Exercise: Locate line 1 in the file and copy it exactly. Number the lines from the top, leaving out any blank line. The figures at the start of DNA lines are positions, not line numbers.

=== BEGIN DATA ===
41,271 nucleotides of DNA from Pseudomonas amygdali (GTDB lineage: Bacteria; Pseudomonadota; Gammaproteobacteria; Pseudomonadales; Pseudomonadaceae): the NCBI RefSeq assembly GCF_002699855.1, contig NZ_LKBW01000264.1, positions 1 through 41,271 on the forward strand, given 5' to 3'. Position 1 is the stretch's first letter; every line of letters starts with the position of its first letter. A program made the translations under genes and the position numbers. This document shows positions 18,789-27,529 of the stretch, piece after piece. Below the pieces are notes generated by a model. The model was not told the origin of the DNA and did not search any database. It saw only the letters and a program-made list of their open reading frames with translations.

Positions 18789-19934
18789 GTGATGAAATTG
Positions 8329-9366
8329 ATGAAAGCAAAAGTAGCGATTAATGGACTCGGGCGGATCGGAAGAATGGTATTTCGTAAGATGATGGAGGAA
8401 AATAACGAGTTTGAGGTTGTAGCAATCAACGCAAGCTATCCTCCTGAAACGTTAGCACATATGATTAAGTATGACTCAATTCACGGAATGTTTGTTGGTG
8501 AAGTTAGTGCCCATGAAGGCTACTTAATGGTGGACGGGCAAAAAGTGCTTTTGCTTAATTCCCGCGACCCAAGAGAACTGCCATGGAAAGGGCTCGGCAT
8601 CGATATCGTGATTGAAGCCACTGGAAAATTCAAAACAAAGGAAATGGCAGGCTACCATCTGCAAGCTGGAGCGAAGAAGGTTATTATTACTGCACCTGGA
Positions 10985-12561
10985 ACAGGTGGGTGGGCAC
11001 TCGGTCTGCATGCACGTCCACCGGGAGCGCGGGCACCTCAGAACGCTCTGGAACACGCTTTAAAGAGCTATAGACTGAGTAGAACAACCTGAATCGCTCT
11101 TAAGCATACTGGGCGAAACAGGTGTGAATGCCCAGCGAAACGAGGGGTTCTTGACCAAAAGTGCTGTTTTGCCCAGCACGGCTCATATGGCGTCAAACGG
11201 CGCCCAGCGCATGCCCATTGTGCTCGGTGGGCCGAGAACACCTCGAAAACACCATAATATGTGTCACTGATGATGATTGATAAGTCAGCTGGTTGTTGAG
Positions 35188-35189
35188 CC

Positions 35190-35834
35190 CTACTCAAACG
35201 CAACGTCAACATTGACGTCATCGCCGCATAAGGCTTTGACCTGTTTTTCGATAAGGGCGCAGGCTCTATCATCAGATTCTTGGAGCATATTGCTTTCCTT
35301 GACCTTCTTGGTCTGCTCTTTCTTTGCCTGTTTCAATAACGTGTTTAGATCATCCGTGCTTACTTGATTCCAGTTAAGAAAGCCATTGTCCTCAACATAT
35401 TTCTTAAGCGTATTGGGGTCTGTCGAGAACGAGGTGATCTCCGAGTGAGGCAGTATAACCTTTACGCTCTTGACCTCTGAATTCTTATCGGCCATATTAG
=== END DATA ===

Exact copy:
41,271 nucleotides of DNA from Pseudomonas amygdali (GTDB lineage: Bacteria; Pseudomonadota; Gammaproteobacteria; Pseudomonadales; Pseudomonadaceae): the NCBI RefSeq assembly GCF_002699855.1, contig NZ_LKBW01000264.1, positions 1 through 41,271 on the forward strand, given 5' to 3'. Position 1 is the stretch's first letter; every line of letters starts with the position of its first letter. A program made the translations under genes and the position numbers. This document shows positions 18,789-27,529 of the stretch, piece after piece. Below the pieces are notes generated by a model. The model was not told the origin of the DNA and did not search any database. It saw only the letters and a program-made list of their open reading frames with translations.